Equality of the branches

The Constitution does not explicitly indicate the pre-eminence of any particular branch of government. However, James Madison wrote in Federalist 51, regarding the ability of each branch to defend itself from actions by the others, that "it is not possible to give to each department an equal power of self-defense. In republican government, the legislative authority necessarily predominates." One may claim that the judiciary has historically been the weakest of the three branches. In fact, its power to exercise judicial review — its sole meaningful check on the other two branches — is not explicitly granted by the U.S. Constitution. The U.S. Supreme Court exercised its power to strike down congressional acts as unconstitutional only twice prior to the Civil War: in Marbury v. Madison (1803) and Dred Scott v. Sandford (1857). While the Supreme Court has since then made more extensive use of judicial review, it cannot be said to have as much political power as either Congress or the President. Throughout America's history dominance of one of the three branches has essentially been a see-saw struggle between congress and the president. Both have had periods of great power and weakness such as immediately after the Civil War when republicans had a majority in congress and were able to pass major legislation and shoot down most of the president's vetoes. They also passed acts to essentially make the president subordinate to congress, such as the Tenure of Office Act. Johnson's later impeachment also cost the presidency much political power. However the president has also exercised greater power largely during the 20th century. Both Roosevelts greatly expanded the powers of the president and wielded great power during their terms. Johnson and Nixon during the 1960s and 1970s exploited the presidency particularly Nixon. The first six presidents of the United States did not make extensive use of the veto power: George Washington only vetoed two bills, James Monroe one, and John Adams, Thomas Jefferson and John Quincy Adams none. James Madison, a firm believer in a strong executive, vetoed seven bills. None of the first six Presidents, however, used the veto to direct national policy. It was Andrew Jackson, the seventh President, who was the first to use the veto as a political weapon. During his two terms in office, he vetoed twelve bills—more than all of his predecessors combine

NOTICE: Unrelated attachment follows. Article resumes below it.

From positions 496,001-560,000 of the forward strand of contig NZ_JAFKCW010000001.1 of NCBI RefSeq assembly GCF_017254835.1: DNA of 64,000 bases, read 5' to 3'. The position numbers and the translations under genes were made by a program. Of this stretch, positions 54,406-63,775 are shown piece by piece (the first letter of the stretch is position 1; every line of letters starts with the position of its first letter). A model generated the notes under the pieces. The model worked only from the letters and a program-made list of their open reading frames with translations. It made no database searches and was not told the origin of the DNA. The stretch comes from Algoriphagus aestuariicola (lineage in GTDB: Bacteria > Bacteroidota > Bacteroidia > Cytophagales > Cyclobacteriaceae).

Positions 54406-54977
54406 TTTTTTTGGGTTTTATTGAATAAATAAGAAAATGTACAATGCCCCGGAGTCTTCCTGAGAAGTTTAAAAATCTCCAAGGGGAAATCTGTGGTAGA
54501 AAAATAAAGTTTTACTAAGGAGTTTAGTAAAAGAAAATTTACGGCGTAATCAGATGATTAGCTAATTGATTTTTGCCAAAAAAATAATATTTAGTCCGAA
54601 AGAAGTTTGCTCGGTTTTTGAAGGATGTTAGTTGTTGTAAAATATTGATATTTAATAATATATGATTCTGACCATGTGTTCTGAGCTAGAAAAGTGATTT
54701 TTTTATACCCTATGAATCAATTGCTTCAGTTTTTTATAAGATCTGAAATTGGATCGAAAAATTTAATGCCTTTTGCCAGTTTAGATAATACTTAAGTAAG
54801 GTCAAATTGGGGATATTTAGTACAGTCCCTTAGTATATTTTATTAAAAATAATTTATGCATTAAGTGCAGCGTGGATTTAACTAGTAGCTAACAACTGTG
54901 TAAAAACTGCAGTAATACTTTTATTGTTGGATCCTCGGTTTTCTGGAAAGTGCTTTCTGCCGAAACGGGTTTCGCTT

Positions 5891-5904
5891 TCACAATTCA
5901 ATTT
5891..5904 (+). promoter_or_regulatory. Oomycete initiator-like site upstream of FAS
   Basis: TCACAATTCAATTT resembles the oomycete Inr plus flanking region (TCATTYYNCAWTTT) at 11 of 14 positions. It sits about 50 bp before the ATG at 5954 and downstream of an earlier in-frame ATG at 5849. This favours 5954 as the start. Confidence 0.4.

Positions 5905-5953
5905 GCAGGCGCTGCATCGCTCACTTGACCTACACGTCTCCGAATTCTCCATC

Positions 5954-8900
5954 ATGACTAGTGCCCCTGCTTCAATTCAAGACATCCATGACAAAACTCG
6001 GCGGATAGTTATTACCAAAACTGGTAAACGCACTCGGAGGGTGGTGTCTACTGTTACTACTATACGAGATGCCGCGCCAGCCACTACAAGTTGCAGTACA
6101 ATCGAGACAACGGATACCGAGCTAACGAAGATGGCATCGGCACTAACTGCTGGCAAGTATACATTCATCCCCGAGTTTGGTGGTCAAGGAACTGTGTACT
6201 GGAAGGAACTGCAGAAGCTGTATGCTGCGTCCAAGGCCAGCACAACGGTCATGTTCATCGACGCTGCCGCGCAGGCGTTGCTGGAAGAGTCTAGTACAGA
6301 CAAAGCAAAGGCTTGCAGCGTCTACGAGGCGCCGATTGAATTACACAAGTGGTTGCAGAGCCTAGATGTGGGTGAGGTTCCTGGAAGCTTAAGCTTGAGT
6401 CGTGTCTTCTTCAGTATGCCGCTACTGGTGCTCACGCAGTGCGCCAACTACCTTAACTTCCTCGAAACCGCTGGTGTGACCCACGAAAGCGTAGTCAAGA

. Furthermore, he defied the Supreme Court in enforcing the policy of ethnically cleansing Native American tribes ("Indian Removal"); he stated, "John Marshall has made his decision. Now let him enforce it!" Some of Jackson's successors made no use of the veto power, while others used it intermittently. It was only after the Civil War that presidents began to use the power to truly counterbalance Congress. Andrew Johnson, a Democrat, vetoed several Reconstruction bills passed by the "Radical Republicans." Congress, however, managed to override fifteen of Johnson's twenty-nine vetoes. Furthermore, it attempted to curb the power of the presidency by passing the Tenure of Office Act. The Act required Senate approval for the dismissal of senior Cabinet officials. When Johnson deliberately violated the Act, which he felt was unconstitutional (Supreme Court decisions later vindicated such a position), the House of Representatives impeached him; he was acquitted in the Senate by one vote. Grover Cleveland worked to restore power to the Presidency after Andrew Johnson's impeachment. Johnson's impeachment was perceived to have done great damage to the presidency, which came to be almost subordinate to Congress. Some believed that the president would become a mere figurehead, with the Speaker of the House of Representatives becoming a de facto Prime Minister. Grover Cleveland, the first Democratic President following Johnson, attempted to restore the power of his office. During his first term, he vetoed over four hundred bills—twice as many bills as his twenty-one predecessors combined. He also began to suspend bureaucrats who were appointed as a result of the patronage system, replacing them with more "deserving" individuals. The Senate, however, refused to confirm many new nominations, instead demanding that Cleveland turn over the confidential records relating to the suspensions. Cleveland steadfastly refused, asserting, "These suspensions are my executive acts ... I am not responsible to the Senate, and I am unwilling to submit my actions to them for judgment." Cleveland's popular support forced the Senate to back down and confirm the nominees. Furthermore, Congress finally repealed the controversial Tenure of Office Act that had been passed during the Johnson Administration. Overall, this meant that Cleveland's Administration marked the end of presidential subordination.